After a short hiatus *cough*, we are delighted to announce the return of our Culture Club series, where we look further into some of the texts and arts that Rebecca Mordan explored in our Salon de la Vie events.
This month, as it’s Nina Simone’s birthday on the 21st, we are looking at her song ‘Mississippi Goddam’ mentioned by Becca as ‘homework’ in our Salon about Nina, which premiered on August the 20th 2020.
Nina is reported to have written Mississippi Goddam in just one hour and later referred to it as her “first civil rights song’ – but it’s certainly not her last. A rollicking ride of a song, she would often introduce it by saying ‘The name of this tune is Mississippi Goddam and I mean every word of it.’
First performed in 1964, the song captures Nina’s response to three horrific events: the murders, both in Mississippi, of 14 year old African American Emmett Till, lynched after ‘offending’ a white woman, and 37 year old African American college graduate and WWII veteran Medgar Evers, assassinated outside his own house by someone opposed to desegregation; and the 16th Street Baptist Church bombing in Birmingham, Alabama – an act of terror by white supremacists which killed four black children.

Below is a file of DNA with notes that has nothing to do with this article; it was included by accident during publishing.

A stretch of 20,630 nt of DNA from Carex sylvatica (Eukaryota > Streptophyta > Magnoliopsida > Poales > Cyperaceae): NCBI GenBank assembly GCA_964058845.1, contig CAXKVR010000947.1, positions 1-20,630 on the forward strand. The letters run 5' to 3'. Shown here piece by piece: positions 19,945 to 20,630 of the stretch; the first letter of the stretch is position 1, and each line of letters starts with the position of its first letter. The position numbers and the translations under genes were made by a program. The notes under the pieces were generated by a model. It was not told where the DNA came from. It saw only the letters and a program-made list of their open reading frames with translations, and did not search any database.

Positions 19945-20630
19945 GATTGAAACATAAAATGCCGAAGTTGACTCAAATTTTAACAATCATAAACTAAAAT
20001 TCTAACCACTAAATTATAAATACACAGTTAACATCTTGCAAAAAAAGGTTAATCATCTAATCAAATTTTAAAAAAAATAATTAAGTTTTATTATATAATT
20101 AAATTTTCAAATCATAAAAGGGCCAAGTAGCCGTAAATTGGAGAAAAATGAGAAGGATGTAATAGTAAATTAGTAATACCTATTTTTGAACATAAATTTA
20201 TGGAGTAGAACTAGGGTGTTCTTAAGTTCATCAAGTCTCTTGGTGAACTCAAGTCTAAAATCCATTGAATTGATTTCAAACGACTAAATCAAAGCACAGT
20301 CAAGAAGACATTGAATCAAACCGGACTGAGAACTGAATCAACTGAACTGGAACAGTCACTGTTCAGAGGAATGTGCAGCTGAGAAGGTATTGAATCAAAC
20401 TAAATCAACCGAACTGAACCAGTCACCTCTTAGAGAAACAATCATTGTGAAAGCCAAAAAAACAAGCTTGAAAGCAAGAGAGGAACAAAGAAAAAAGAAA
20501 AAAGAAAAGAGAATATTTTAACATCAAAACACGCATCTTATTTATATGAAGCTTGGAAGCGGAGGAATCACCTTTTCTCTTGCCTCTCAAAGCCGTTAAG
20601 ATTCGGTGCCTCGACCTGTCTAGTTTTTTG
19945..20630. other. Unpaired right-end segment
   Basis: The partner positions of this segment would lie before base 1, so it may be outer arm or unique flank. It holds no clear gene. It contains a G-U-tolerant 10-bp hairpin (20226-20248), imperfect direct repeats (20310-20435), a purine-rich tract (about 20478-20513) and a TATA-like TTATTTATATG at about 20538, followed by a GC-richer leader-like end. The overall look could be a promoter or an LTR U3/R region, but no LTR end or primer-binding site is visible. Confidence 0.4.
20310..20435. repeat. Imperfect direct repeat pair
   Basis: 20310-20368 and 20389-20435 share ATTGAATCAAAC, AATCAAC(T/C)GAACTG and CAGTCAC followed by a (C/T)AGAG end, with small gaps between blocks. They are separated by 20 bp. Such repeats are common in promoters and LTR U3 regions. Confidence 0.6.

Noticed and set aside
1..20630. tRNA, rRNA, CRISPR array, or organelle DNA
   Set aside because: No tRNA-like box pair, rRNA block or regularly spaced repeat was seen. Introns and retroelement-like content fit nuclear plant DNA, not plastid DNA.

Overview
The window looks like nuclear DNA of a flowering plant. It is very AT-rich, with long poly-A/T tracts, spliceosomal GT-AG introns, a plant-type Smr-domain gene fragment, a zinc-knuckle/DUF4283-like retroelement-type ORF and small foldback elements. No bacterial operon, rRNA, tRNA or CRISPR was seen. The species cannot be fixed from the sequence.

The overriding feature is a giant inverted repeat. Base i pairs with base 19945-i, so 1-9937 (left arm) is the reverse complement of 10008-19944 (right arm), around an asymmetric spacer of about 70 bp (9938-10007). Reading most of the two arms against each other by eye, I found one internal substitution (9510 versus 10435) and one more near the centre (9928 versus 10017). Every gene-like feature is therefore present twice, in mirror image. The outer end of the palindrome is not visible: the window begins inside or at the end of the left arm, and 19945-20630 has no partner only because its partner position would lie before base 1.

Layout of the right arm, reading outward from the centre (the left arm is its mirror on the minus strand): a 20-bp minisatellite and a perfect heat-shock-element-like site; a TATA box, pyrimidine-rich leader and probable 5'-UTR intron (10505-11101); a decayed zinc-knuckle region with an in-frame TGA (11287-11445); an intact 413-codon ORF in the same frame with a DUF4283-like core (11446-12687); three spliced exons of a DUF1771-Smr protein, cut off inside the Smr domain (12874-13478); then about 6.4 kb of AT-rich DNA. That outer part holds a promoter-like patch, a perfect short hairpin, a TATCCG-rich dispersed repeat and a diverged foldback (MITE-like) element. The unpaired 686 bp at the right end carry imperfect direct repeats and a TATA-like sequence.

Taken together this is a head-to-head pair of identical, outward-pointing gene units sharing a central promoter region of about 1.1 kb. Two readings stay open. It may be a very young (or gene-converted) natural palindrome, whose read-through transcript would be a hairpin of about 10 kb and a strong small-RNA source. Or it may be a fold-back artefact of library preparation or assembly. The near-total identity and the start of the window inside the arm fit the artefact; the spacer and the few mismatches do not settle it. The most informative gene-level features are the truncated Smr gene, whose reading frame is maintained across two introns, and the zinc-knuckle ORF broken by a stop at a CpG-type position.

A visceral and direct address to listeners, the song is compelling. ‘A show tune, but the show hasn’t been written yet’ it is upbeat, jaunty, toe-tapping. And yet it is filled with rage, rage at the violence perpetrated, rage at being told to wait for change, rage at the lies Nina and her brothers and siters have been told. Two of the most poignant lines are towards the end:
You don’t have to live next to me
Just give me my equality
How softly tragic that is.
We can only end by exhorting you to keep resisting, keep demanding change – and encouraging you to watch Nina singing ‘Mississippi Goddam’ here. If you want more Nina (and who doesn’t?) – listen to our playlist inspired by her here, and watch our Salon celebrating her here.